Clayton Homes Intros Home Energy Guide

Clayton Homes, maker of the popular i-House, is the largest producer of homes in the country and accounted for 7% of homes constructed in 2011, according to the annual report of parent Berkshire Hathaway.  They have a large residential footprint, and their efforts to educate home purchasers can go a long way.  So it’s great to learn of their recent announcement of a new home energy label along the lines of what we’ve discussed previously with other builders.

The following Home Energy Guide has been rolled out across the country to every new home the company has on display.

Clayton’s home energy label is modeled after the DOE’s Builders Challenge label, yet it’s different in some respects.  The company took feedback and found that homeowners want four things in a label: (1) a visual scale, (2) energy saving features, (3) projected monthly costs, and (4) projected savings compared to a home without the energy saving features.

Each home will display a specific and unique label in the interior that can help home purchasers understand (and compare with other homes) the energy impact of their home under certain assumptions like utility rates, occupant behavior, and climate patterns.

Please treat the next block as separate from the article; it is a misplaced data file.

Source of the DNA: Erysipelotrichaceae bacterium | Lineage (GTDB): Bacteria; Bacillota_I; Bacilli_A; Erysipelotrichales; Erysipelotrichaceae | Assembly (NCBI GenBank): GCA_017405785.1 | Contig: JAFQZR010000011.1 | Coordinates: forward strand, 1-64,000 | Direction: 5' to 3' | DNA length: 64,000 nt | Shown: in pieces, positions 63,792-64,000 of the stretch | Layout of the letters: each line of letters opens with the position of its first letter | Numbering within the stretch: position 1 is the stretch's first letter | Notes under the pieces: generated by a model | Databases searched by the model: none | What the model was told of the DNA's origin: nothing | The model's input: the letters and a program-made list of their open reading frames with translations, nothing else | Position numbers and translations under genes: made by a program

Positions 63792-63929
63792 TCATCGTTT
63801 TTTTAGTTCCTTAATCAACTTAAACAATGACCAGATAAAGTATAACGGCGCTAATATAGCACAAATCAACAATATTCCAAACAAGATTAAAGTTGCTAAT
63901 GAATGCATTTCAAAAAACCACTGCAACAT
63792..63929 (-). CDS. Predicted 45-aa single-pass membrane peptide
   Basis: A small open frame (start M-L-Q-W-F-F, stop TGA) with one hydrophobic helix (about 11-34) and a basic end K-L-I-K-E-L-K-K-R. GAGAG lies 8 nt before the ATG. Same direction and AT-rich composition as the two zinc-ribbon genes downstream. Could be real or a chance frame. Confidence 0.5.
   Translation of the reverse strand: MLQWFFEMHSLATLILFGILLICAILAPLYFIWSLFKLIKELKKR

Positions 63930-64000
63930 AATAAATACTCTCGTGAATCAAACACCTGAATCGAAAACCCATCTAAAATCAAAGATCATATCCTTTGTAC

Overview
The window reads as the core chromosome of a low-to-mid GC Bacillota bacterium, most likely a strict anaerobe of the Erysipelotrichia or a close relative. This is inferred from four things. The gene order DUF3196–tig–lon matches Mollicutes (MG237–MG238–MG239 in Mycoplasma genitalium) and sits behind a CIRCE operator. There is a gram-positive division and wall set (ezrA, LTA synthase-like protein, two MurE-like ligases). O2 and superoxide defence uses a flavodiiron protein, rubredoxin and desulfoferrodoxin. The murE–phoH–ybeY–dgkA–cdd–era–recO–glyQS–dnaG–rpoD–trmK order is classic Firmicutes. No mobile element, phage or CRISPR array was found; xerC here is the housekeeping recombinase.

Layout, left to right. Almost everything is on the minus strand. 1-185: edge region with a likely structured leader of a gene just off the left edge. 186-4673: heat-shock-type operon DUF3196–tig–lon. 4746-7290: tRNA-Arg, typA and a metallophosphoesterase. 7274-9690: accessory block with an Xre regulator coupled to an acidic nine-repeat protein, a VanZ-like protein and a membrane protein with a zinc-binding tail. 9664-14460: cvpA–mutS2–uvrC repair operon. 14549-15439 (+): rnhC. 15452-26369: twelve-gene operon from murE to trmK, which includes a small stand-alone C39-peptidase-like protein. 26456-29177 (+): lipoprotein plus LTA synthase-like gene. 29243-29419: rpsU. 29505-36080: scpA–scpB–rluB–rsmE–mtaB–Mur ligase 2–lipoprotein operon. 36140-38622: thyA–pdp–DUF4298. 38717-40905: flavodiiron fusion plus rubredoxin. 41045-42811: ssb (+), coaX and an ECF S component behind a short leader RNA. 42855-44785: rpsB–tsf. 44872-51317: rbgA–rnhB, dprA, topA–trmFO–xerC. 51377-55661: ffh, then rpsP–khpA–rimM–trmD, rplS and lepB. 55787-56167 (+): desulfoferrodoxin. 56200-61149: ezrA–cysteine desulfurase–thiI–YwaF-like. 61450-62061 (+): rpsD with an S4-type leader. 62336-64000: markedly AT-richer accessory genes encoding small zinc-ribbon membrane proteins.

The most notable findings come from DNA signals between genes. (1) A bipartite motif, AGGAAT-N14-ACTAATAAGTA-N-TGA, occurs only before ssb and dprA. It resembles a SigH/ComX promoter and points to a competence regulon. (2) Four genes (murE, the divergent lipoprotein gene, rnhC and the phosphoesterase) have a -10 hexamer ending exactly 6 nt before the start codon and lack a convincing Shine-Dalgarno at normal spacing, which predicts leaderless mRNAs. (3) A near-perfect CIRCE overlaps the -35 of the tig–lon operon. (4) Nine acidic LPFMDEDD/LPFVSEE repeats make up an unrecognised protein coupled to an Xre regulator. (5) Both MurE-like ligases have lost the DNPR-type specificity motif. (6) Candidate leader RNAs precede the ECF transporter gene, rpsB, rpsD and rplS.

Credits: Clayton Homes.


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  • http://www.homeforsaleinottawa.com/ Raysmileymarketing

    I really like the i-house and I hope that more homes will take up their design and concepts. It was interesting to note your points about what homeowners want, ”
    (1) a visual scale, (2) energy saving features, (3) projected monthly costs, and (4) projected savings compared to a home without the energy saving features.” I think we could save a lot more money as well as be responsible in how much energy we consume. 

  • TedKidd

    Cool, but doesn’t tell me incremental cost. If it costs $250 to save $73, I’m not sure I’d want that supposedly better home. If its $100, let’s talk about non-quantifiable benefits that might be worth $27 a month. If its less than $73, seems a no brainer.

    But without reference to incremental cost, this may be a marketing tool but it’s not an analysis tool. My next concern would be to see how savings data are arrived at. Is that $146 and the $220 an unsupported guess, or does it have actual homes behind it.

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